Transportation is something everyone needs – so what if you were suddenly cut off from getting where you need to go? That’s a very real possibility for those who rely on Lewis Mountain Highway Transit. Operating as a non-profit of the White Pass Coalition and servicing the east end of the county, Lewis Mountain Highway Transit will have to stop operations in 2019 due to a lack of grant funds.

Public transportation, such as Twin Transit, is a key part of the solution to economic and environmental challenges. Individuals, families, communities and businesses benefit from a strong public transportation system. Photo courtesy: Twin Transit.

Twin Transit, currently providing public transportation to Centralia and Chehalis, would like to help bridge that gap by expanding services to all parts of Lewis County, if it is asked to do so under the current transportation expansion initiative. “This is a conversation that has been happening for a very long time about a very real need for expansion,” says Derrick Wojcik-Damers, General Manager of Twin Transit.

It may seem like a simple thing, but the expansion process can be complex and there is much at stake. “I want people to understand what is at risk here,” says Wojcik-Damers. The restructuring of a transit boundary can only happen once every two years. “If this doesn’t come to fruition now, it will be two years before we can talk about it again.”

That would leave Lewis Mountain Highway Transit users without a vital lifeline to the Twin Cities where professional services, shopping and medical support are accessible.

Twin Transit offers ADA Paratransit service to passengers who are unable to use the fixed route bus system due to a functional or cognitive mobility limitation. This offers personal mobility and freedom to those who would otherwise face difficulties getting around. Photo courtesy: Twin Transit.

In addition, this is an opportunity to expand transit services to areas that haven’t had services in the past, including the west and south ends of the county. The expansion would increase economic activity in the whole area. Currently the Port of Chehalis has job openings that could be filled by individuals from outlying areas. “It would be great to connect these people to jobs,” says Wojcik-Damers.

Doug Hayden has been with Lewis Mountain Highway Transit for twenty years. He’s concerned about those who rely on the bus for access to Centralia College, medical appointments and other transportation including Twin Transit, Amtrak and Greyhound. Even international travelers use the bus service when coming off the Pacific Crest Trail.

Since 1998, Lewis Mountain Highway Transit has had 193,096 riders with an average of 700-800 travelers per month. It currently serves Packwood, Randle, Glenoma, Morton, Mossyrock, Silver Creek, Salkum and Onalaska.

The Board of County Commissioners will discuss this matter in an upcoming public transportation improvement conference at 10:00 a.m. on Friday, April 6. “The purpose of the public transportation improvement conference is to meet with elected representatives from the legislative body of each city within Lewis County to discuss changing the boundaries of the existing public transportation benefit authority,” the conference notice states.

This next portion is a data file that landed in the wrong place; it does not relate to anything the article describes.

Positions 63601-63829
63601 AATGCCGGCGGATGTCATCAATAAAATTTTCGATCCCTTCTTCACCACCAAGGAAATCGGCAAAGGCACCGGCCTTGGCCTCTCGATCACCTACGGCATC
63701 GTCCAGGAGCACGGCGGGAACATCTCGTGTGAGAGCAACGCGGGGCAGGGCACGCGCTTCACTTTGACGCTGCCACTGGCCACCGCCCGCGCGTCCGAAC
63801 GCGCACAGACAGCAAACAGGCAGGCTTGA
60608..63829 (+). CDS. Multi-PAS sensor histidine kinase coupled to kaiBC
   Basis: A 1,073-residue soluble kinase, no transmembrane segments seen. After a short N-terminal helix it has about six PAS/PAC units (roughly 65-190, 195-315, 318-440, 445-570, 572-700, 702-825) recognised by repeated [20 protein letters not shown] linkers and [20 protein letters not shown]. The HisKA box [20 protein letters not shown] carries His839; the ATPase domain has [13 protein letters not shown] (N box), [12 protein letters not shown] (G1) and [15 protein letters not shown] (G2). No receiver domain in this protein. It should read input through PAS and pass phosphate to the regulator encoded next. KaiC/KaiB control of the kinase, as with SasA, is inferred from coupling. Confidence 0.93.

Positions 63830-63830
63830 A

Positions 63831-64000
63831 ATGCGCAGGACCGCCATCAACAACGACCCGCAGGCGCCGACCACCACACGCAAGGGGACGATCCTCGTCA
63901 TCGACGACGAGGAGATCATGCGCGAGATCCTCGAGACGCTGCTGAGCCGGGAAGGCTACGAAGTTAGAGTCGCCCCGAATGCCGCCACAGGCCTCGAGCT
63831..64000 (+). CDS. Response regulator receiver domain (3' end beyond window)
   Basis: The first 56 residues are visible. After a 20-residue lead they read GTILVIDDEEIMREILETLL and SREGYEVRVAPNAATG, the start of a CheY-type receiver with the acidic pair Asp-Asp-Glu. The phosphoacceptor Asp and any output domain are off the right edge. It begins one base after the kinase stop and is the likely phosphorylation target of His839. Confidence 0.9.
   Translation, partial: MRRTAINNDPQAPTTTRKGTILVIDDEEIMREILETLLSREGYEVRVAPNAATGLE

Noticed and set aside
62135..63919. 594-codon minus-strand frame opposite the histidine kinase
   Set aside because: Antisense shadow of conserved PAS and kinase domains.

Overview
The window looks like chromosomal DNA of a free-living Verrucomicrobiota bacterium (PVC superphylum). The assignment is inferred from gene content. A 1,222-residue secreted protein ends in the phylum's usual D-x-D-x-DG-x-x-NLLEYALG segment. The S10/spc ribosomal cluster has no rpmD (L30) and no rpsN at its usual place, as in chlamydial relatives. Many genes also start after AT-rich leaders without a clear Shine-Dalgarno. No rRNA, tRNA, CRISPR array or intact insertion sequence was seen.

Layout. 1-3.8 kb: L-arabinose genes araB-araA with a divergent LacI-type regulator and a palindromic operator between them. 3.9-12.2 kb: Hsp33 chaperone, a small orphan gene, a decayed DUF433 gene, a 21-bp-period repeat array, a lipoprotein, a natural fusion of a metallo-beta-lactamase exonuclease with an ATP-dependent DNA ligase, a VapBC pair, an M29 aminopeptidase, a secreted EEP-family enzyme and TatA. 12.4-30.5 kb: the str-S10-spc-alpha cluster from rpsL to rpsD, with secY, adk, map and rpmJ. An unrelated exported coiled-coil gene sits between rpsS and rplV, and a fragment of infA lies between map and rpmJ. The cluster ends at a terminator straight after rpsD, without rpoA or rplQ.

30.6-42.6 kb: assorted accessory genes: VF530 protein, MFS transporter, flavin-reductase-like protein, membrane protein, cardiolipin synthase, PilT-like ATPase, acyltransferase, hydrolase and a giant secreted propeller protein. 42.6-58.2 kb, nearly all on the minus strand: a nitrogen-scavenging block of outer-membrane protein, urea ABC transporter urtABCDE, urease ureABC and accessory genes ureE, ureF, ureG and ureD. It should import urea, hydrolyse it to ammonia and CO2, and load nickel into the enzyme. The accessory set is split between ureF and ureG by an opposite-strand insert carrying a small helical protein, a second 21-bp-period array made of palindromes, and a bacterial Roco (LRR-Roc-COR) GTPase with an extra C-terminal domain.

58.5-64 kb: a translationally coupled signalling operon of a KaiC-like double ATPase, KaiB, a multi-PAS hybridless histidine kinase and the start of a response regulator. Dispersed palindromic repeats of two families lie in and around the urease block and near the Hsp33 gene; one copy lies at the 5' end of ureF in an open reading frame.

Derrick Wojcik-Damers, General Manager of Twin Transit says, “Very real human beings with very human needs will be without services if the transit boundary is not expanded.” Photo courtesy: Twin Transit.

In the Chehalis/Centralia benefit area, there is already a two-tenths of one percent sales tax on all purchases for transit services. If leaders from each town in the new proposed boundary area participate in the transportation improvement conference, they will give their populations a chance to vote on the issue. This will include increasing sales tax by the same two-tenths of one percent. “Lewis Mountain Highway Transit needs to be funded with the sales tax option for more stability,” Hayden says.

The expansion was studied and found to be feasible in 1997 and more recently with the same outcome, but nothing ever came of it. “It’s now or never,” Wojcik-Damers says. “Here we are again, but with more understanding of why transit services are so important. The entirety of Lewis County could be represented by transit services – this is where we begin.”

It’s important to note that this investment in services applies to sales tax and not property taxes. “We can’t have a bus for free, like the roads,” says Wojcik-Damers. “Often people are already paying the two-tenths of one percent sales tax every time they go to town for shopping. If there is no funding in place, people’s lifeline to services will go away.”

Each year nearly 250,000 rides are taken on Twin Transit. Photo courtesy: Twin Transit.

Hayden wants to help those who depend on Lewis Mountain Highway Transit. “It would make people struggle [to lose service],” he says. “They wouldn’t be able to do what they needed to do. Everybody is already supporting Twin Transit services and this would allow better access.”

Twin Transit is the obvious solution to the gap in services issue, especially on the east end of the county. Expanding transportation options to all of Lewis County will help those who are often without access to needed amenities and employment.

Hayden and Wojcik-Damers hope town leaders will step up and attend the meeting with the Board of County Commissioners on April 6. The people of Lewis County deserve a chance to vote on this important matter.

The Board of County Commissioners Transportation Improvement Conference will be held in the Commissioner’s Hearing Room at 351 N.W. North Street in Chehalis, at 10:00 a.m. on Friday, April 6.


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